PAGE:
We will grow in our participation in the Savior’s victory over sin and death by humbly accepting the opportunities for serving Him that our lives, and the lives of those around us, present.  Most of us need look no further than our own families, our parish, and our friends and acquaintances in order to discern quite clearly what God is calling us to do.  If we want a Lord Who fits our preconceived notions and calls us to serve Him only in ways that we find convenient, pleasing, or easy, then we will fall into the idolatry of worshiping our own self-centered delusions. Remember that our Lord’s empty tomb was an unexpected shock from which the women initially fled in fear.  But what was at first so terrifying turned out to be a blessing beyond anyone’s expectations.  Had the women not put themselves in the place of humble obedience and service, they would not have been the first witnesses of the resurrection. And our lives will not bear witness to the joy of Christ’s great victory unless we do the difficult work of serving Him in whatever circumstances we face, regardless of whether we especially like them or not.

Pascha was truly disorienting for all our Lord’s followers.  It did not fit with any conventional expectations for religion in that time and place, and it still does not. In order to participate more fully in the life of our Risen Lord, we must follow the example of those blessed women and men who, in the midst of their fear and pain, did what needed to be done in order to love and serve Christ, even though they could not imagine what was to happen next.  Theirs was not a self-centered, sentimental, or culturally accommodated spirituality, but a way of living that opened them to the new day of a Kingdom not of this world.  The shock of the empty tomb was overwhelming, but that was necessary in order to open their eyes to news so good that nothing could have prepared them for it.  This Paschal season, let us follow their holy example so that our eyes will also be opened to the brilliant light that continues to illumine even the darkest grave. As the angel said, “Do not be amazed; you seek Jesus of Nazareth, Who was crucified. He is Risen.  He is not here…Go tell His disciples—and Peter—that He is going before you to Galilee; there you will see Him, as He said to you.”

2 comments:

  1. Dear Fr Philip, I’m not sure whether you will get my email message or whether it will go into your spam folder, so I’m pasting it here. Please don’t post it as it’s not for the public domain. Abby

    Dear Fr Philip,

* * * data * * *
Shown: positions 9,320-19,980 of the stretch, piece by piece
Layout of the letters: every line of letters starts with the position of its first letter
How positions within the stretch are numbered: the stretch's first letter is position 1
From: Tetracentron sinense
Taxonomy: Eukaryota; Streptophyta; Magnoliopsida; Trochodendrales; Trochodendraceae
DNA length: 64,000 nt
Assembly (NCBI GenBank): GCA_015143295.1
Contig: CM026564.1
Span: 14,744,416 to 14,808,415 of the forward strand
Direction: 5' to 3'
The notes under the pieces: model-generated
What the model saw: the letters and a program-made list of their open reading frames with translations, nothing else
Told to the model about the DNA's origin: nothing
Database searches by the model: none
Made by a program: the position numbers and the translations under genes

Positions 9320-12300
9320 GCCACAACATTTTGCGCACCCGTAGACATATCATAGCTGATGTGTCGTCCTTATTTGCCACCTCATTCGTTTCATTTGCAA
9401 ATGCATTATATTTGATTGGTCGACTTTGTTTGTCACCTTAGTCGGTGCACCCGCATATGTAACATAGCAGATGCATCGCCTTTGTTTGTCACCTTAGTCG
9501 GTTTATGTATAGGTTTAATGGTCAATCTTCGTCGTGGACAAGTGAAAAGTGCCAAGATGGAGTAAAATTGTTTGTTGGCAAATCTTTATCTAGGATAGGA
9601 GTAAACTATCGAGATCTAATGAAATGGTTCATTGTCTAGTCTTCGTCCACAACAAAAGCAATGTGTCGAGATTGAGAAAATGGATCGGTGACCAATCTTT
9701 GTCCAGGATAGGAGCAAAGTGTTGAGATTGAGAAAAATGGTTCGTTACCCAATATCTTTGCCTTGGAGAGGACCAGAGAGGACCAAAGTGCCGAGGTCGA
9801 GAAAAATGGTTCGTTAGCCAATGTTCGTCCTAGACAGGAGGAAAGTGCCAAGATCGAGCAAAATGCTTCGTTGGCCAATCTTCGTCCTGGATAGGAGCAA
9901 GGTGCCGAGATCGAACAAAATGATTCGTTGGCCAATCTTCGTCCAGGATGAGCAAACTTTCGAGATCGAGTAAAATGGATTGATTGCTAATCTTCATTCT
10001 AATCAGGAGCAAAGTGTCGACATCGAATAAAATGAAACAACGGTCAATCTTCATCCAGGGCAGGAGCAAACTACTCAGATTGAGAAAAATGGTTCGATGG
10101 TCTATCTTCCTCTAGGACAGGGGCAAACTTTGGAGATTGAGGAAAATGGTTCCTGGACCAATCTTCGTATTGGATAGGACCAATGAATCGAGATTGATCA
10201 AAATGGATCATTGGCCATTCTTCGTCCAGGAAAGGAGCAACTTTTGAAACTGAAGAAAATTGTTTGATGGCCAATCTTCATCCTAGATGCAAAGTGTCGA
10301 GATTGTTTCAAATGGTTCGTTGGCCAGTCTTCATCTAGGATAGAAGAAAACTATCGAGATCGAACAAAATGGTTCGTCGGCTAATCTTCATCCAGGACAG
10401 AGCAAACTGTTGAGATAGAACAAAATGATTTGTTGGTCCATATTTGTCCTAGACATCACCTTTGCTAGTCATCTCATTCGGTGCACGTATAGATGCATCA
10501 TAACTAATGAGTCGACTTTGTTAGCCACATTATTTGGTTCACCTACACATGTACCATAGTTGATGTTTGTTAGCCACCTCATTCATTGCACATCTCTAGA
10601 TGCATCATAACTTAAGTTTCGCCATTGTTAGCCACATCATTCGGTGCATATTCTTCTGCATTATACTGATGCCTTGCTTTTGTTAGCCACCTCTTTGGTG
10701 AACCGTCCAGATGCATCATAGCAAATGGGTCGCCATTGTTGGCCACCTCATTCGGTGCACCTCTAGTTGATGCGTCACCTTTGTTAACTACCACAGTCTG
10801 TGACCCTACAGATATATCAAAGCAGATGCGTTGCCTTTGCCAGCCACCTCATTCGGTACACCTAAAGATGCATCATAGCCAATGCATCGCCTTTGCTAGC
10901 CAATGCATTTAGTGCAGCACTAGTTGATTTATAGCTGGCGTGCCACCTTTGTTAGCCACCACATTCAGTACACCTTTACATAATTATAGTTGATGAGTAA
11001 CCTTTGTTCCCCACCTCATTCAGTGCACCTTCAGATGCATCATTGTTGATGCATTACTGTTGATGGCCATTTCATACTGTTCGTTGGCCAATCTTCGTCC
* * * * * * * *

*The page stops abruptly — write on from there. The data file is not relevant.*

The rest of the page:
We found your sermon on the myrrh-bearers very helpful. The need NOT to give up when things become hard, not to give into temptation and quit the struggle…

    So many of us need encouragement not to quit, but to keep fighting, keep struggling because our culture is constantly telling us that we should give up the struggle and take up what’s easier and better suits our current inclination.

    Someone very dear to us, whom we shall refer to as N, has been struggling with N’s marriage and has recently given into the temptation of walking away because N hasn’t been in tune with it for sometime, as N puts it–could be a midlife crisis, certainly a spiritual crisis of some kind. Your sermon was timely. I hope N will continue to get the guidance N needs in many ways.

    The following symposium may prove a really good one too.

    Sts Cyril & Athanasius Institute Syposium 2016: The Family as the Temple of Prayer

    Our symposium in Riverside, California, “Orthodoxy and Family Life”, is less than two-and-a-half weeks away. Will you be joining us? An extraordinary line-up of speakers will address themes ranging from rearing Orthodox children, the relationship of monasticism and marriage, incorporating youth into Church life, the typikon of the domestic Church, and other related themes – all of immense relevance to every Orthodox Christian. Click the link for full details and to register on-line!

    2016 Riverside Symposium: The Family as the Temple of Prayer

    The Sts. Cyril & Athanasius Institute is pleased to announce its fourth regional symposium in southern California, on the theme of The Family as the Temple of Prayer, to take place in Riverside, CA (near LA) from 4th-5th June 2016.

    http://www.sforthodoxinstitute.org/conferences/387-2016-family-symposium-riverside

    Just as a monk never quits his struggle in his prayer life, never gives into the terrible temptation to call it quits, even when he suffers a dry period that may last years, we too should continue to strive until our last breath, mustn’t we?

    The same message came across is this wonderful podcast on sin and prayer:

    On Prayer 2 – Sin and Prayer

    May 23, 2016 Length: 15:04 minutes

    Fr. Seraphim reads a section, Sin and Prayer, from the booklet On Prayer. “To define myself through my sinfulness is to decide that I am my own creator. I replace God with myself and I become my own creation, not His.” The text can be found at mullmonastery.com.

    Thank you for your much needed, very timely sermon.

    In Christ,

    Abby

  2. Fr Philip, sorry, I forgot to include the link to the podcast on sin and prayer.
    Here’s the link:

    On Prayer 2 – Sin and Prayer

    May 23, 2016 Length: 15:04 minutes

    Fr. Seraphim reads a section, Sin and Prayer, from the booklet On Prayer. “To define myself through my sinfulness is to decide that I am my own creator. I replace God with myself and I become my own creation, not His.” The text can be found at mullmonastery.com.

    http://www.ancientfaith.com/podcasts/monkseyes/on_prayer_2_sin_and_prayer